Investors Flock to AI Chip Startups
As the market for AI processors continues to expand, well-heeled chip startups are emerging to challenge market leaders like Nvidia.
Among them is the Israeli startup, Hailo, which announced a $60 million funding round on Thursday (March 5) that will be used to fund the rollout of its deep learning chip.
The Series B round was led by existing investors along with new funders ABB Technology Ventures, NEC Corp. and London-based Latitude Ventures. ABB’s venture arm focuses on industrial automation and robotics while Japan’s NEC (TYO: 6701) is an IT and networking giant.
Tel Aviv-based Hailo raised $12 million in a Series A funding round last June that included Ourcrowd.com, Maniv Mobility, NextGear Ventures and angel investors. The startup has so far raised $88 million.
The chip maker recently launched its Hailo-8 AI deep learning processor designed to be embedded in edge devices. The neural network-based chip architecture is billed as enabling edge devices to handle deep learning applications that previously ran only in the cloud.
The deep learning chip is based on a proprietary design dubbed the “Structure-Defined Dataflow Architecture” that tops out at 26 tera operations per second. Hailo claims its AI chip outperforms other edge processors in terms of size, performance and reduced power consumption.
Hailo’s deep learning architecture reconfigures memory, control and compute as well as the “relations between them,” the startup said. The goal is reducing size, power consumption and price to provide local processing of sensor data in real time.
For example, NEC said this week it plans to use Hailo’s deep learning technology for “intelligent video analytics” applications.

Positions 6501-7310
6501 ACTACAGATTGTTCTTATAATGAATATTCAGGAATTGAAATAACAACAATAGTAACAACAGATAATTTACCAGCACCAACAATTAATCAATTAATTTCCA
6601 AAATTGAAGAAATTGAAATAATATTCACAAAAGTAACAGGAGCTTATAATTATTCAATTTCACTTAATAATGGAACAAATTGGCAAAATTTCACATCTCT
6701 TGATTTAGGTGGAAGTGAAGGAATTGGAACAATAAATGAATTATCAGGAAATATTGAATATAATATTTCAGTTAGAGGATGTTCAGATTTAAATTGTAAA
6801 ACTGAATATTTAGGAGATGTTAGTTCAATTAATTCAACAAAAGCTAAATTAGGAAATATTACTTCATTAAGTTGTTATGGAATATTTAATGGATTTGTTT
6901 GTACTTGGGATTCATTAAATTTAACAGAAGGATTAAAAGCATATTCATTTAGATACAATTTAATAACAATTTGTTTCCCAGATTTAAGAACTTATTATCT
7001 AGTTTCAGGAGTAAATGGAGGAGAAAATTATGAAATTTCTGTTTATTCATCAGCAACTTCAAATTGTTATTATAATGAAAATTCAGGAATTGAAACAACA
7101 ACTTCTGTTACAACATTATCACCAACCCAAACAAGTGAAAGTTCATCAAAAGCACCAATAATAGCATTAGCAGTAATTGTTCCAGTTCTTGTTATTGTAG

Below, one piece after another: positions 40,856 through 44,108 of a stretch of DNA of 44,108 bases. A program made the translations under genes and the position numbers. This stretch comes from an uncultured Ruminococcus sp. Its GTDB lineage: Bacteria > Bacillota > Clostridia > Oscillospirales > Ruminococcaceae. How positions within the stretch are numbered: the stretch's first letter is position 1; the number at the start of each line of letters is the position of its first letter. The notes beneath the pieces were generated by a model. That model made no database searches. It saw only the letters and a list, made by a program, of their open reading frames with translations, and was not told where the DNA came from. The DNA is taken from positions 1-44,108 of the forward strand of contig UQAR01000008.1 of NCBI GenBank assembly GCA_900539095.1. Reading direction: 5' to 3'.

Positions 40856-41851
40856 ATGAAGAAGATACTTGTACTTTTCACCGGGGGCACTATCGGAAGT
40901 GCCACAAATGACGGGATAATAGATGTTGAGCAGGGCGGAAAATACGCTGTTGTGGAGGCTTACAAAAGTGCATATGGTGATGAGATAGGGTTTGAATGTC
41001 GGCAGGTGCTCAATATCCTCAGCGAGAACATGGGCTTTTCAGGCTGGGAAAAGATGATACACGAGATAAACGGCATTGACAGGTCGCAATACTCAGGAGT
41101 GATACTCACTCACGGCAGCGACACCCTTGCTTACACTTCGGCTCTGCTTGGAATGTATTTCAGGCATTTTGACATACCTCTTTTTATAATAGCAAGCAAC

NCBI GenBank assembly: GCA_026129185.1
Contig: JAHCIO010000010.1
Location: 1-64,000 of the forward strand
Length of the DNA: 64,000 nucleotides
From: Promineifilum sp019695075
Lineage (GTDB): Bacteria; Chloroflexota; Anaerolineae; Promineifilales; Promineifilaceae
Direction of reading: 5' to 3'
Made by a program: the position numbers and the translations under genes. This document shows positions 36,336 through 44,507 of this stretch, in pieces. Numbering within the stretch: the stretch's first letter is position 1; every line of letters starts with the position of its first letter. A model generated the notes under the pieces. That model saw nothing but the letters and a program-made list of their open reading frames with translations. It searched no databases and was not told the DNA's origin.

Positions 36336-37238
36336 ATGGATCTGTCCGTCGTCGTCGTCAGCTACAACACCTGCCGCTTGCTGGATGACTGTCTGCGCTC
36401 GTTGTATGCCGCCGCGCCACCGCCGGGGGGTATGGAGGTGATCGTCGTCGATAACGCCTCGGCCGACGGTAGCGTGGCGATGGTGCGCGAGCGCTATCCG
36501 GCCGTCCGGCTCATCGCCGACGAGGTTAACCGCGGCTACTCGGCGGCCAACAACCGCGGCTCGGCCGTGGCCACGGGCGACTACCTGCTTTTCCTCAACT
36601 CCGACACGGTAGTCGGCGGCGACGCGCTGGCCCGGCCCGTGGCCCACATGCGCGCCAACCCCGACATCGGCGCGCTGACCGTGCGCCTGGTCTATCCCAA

Hailo’s leadership includes Orr Danon, CEO and co-founder, who previously served in the Israeli Defense Force’s technology unit, and CTO Avi Baum, a former senior engineer at Texas Instruments (NASDAQ: TXN). Its development team includes hardware and software engineers who previously worked at Intel, Broadcom (NASDAQ: AVGO) and Mellanox (NASDAQ: MLNX).
“The new funding will help us expedite the deployment of new levels of edge computing capabilities in smart devices and intelligent industries around the world, including areas such as mobility, smart cities, industrial automation, smart retail and beyond,” Danon said.
The booming AI chip market is being fueled by emerging processor architectures for GPUs, FPGAs and ASICs used for deep learning and vector processing tasks. Moreover, leading applications like automotive, computing and healthcare are creating a wave of new AI applications.
Hailo said this week it is targeting edge computing markets like “partially autonomous vehicles,” smart cameras, drones along with augmented reality and virtual reality applications. AR technology has, for example, been making steady headway for so-called Industry 4.0 applications, including aerospace manufacturing.
Increased investment in AI chip makers reflects the shift to edge computing that often requires in-memory processing of deep learning algorithms as a way of reducing data movement. Hence, new architectures are moving high-bandwidth memory closer to processor cores.
In another recent example, memory maker Micron Technology recently unveiled a deep learning accelerator framework that combines hardware and software to accelerate and reduce power consumption in FPGAs backed with high-bandwidth memory.
AI technology “is changing the shape of the chip market, redefining traditional processor architectures and memory interfaces to suit new performance demands,” IHS Markit noted. The market tracker forecasts the nascent AI processor market will reach $68.5 billion by the mid-2020s.